|Wed, 28 Aug 2002|
|written by Teresa|
I'm beginning to get the suspicion that our joint lives are going to be punctuated by dramatic changes of direction. June of this year presented us with an opportunity to make another life-changing decision and we leapt at it with surprisingly little hesitation. Whether it turns out to have been a misguided delusion or an inspired dream remains to be seen.
Our lease renewal notice arrived mid-June and sent Sterling into his usual spin about the Dickensian property management company we have been dealing with. In the middle of their renewal letter they just happened to mention that the lease terms had been changed but failed to say in what way. To cut a long story short, it was our reluctance to sign the new lease and the reality that we would be penalised big time if we broke it, that finally pushed us onto the road.
Now, I'm not trying to give the impression that it was solely a mean hearted Scrooge figure that drove us out of our stationary abode. Since the brain tumour episode earlier in the year, we had been seriously reconsidering what we wanted to do. One thing it brought home to us was the reality that there are no guarantees of tomorrow. We had been hankering after the dream of unlimited travel for some time and had the sense that it was something we'd do "at some point". One of the repercussions of the January bombshell was that we realised "at some point" needed to be now.
Saturday the 22nd of June saw us heading for Grand Junction and by the time we returned to Glenwood that evening we had bought a truck large enough to transport the entire human population of Wyoming, and ordered a camper. We were a little stunned by our own actions and I suspect looked like startled rabbits as we drove home. There seems to be a real difference between knowing you're going to do something and actually putting it into action. This sense has certainly come back to us since we left the apartment!
The following Saturday we picked the truck up and some of you will recognise the picture of the beast, with the life size Teresa dwarfed next to it. I have never thought of myself as small but have had to reconsider my self-image since buying this monster. It has to be acknowledged at this point that most English cars, and roads, are built on a different scale than American ones - it being a small island. Consequently I had never driven a tank replica on public streets or anywhere else for that matter. Needless to say the very prospect of trying to manoeuvre it in small towns and car parks filled me with fear. It also quickly became apparent that Ford did not intend women of just above average height to drive their manly vehicle. With the seat as far forward as possible I can just reach the pedals but my knees are up against the fascia under the steering wheel. The gear stick is as long as a yard-arm and only a daily Popeye size portion of spinach will ensure the strength to shift it. It wasn't plain sailing for Sterling either. It took us both a good month to feel anything approaching comfortable with it and luckily we didn't hit anything or anybody in that time.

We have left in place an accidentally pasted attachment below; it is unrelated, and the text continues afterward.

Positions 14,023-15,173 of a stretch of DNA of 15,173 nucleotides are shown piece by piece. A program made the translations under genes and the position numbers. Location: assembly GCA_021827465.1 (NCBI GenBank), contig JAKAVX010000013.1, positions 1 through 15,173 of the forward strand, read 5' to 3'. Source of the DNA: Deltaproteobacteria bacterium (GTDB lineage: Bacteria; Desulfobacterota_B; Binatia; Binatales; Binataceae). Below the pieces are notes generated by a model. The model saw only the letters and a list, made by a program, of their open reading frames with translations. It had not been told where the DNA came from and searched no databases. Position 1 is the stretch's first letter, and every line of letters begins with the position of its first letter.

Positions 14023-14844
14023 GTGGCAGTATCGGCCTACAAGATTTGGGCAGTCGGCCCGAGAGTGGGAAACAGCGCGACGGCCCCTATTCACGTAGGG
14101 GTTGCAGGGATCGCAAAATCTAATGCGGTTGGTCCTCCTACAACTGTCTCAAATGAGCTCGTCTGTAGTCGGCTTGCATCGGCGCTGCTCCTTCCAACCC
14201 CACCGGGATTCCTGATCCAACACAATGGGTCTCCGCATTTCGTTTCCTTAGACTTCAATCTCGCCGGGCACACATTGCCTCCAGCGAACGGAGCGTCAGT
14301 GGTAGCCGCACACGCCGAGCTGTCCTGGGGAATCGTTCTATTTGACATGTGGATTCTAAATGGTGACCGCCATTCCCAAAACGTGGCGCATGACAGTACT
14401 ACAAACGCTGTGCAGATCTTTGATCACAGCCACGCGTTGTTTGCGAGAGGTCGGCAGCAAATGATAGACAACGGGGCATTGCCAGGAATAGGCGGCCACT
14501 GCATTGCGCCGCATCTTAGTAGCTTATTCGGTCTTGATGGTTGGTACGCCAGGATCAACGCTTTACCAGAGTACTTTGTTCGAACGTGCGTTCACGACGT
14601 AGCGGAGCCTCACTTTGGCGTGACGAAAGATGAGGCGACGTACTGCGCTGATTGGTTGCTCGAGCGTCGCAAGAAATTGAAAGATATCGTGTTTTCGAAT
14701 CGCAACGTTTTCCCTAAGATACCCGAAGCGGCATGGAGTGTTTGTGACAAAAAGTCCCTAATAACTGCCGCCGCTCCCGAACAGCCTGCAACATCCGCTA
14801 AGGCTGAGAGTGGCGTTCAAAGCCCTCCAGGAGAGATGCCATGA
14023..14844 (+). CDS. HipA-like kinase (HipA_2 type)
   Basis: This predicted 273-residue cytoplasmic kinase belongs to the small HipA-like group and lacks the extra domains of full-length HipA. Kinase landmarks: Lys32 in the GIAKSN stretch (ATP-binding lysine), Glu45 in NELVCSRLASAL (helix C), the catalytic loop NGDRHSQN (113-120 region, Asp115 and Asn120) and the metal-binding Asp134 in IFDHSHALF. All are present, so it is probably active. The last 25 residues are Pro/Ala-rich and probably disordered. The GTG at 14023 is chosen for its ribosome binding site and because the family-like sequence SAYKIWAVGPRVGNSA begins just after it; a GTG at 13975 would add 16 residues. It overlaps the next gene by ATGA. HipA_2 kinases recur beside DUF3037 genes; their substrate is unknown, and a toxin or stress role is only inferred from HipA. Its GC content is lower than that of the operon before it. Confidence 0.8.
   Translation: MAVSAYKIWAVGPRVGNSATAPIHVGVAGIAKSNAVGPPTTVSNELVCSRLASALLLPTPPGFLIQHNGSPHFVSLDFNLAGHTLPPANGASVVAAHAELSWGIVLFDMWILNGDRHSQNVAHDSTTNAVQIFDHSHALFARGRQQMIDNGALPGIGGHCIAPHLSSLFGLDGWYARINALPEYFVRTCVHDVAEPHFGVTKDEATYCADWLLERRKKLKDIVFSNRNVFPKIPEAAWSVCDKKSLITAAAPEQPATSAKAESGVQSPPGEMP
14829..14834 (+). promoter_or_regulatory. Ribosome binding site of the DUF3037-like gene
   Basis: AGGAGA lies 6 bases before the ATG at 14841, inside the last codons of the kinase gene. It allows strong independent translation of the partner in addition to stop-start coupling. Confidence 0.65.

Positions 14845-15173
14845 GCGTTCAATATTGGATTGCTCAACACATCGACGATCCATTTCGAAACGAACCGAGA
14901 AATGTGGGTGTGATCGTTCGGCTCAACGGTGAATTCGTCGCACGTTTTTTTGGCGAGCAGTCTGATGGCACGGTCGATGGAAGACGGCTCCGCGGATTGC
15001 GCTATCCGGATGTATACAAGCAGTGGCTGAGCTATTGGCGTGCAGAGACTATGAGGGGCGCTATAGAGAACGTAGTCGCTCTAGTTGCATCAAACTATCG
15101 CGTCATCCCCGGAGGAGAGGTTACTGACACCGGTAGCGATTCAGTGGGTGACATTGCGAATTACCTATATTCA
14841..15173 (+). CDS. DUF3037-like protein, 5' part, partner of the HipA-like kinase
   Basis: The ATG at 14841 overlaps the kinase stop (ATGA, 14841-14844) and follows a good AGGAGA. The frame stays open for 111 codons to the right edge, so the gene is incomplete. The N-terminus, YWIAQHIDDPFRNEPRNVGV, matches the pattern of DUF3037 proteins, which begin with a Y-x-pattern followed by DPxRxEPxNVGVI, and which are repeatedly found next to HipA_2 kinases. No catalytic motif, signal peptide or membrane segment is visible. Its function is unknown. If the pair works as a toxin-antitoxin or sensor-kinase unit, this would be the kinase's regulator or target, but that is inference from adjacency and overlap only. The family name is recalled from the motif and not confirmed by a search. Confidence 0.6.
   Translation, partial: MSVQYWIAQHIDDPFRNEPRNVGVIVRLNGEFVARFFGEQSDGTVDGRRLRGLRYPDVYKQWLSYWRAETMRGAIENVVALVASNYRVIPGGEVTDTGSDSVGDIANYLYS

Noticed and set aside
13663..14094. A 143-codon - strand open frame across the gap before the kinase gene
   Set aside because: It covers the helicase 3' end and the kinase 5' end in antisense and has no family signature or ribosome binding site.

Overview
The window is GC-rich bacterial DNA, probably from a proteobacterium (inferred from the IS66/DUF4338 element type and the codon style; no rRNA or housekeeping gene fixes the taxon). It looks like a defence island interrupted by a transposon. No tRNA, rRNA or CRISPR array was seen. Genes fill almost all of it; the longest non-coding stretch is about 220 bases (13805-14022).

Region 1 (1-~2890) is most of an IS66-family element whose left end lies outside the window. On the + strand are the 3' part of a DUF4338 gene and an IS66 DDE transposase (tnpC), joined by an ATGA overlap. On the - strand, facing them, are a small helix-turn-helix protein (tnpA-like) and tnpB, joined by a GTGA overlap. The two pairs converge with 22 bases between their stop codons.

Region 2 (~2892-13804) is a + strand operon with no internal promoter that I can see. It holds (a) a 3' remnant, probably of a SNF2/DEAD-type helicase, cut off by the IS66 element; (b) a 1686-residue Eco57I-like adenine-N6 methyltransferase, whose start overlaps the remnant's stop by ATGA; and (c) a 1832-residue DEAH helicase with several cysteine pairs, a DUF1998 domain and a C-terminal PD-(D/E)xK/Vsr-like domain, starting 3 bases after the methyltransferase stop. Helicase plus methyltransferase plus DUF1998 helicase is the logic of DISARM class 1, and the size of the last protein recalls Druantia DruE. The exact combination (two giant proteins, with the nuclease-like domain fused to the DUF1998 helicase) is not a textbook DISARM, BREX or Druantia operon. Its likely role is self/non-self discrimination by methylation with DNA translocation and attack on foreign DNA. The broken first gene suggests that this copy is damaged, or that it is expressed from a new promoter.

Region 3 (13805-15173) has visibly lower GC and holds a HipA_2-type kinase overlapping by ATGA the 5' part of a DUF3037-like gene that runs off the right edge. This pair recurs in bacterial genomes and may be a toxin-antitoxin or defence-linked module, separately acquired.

In the middle of packing up the apartment we went to take delivery of the camper. We were filled with a mixture of excitement and trepidation. As the weeks had passed we were overtaken with concerns. What were we doing? How could we live in something the size of a shoebox? What if the satellite Internet connection didn't work? Etc, etc, etc. Getting the camper and trying it out for a few days laid some of these worries to rest and of course raised a plethora of others that we hadn't even thought of up until then.
The first three weeks of August turned into a trial of packing, cleaning, getting various pieces of equipment installed, making arrangements and generally being exhausted. A quick glimpse into a couple of those days: We anticipated that the Internet satellite installation would take four or five hours. There were problems with initial hookup and it took ten hours before it was resolved. The air conditioner installation was meant to take a couple of hours but never materialised as there wasn't enough clearance next to the satellite dish. We are now on the hunt for a small unit that will fit the space that we have available.
Anyway, the upshot is that we had a hell of a time but finally took to the road in the late afternoon of the 26th August.
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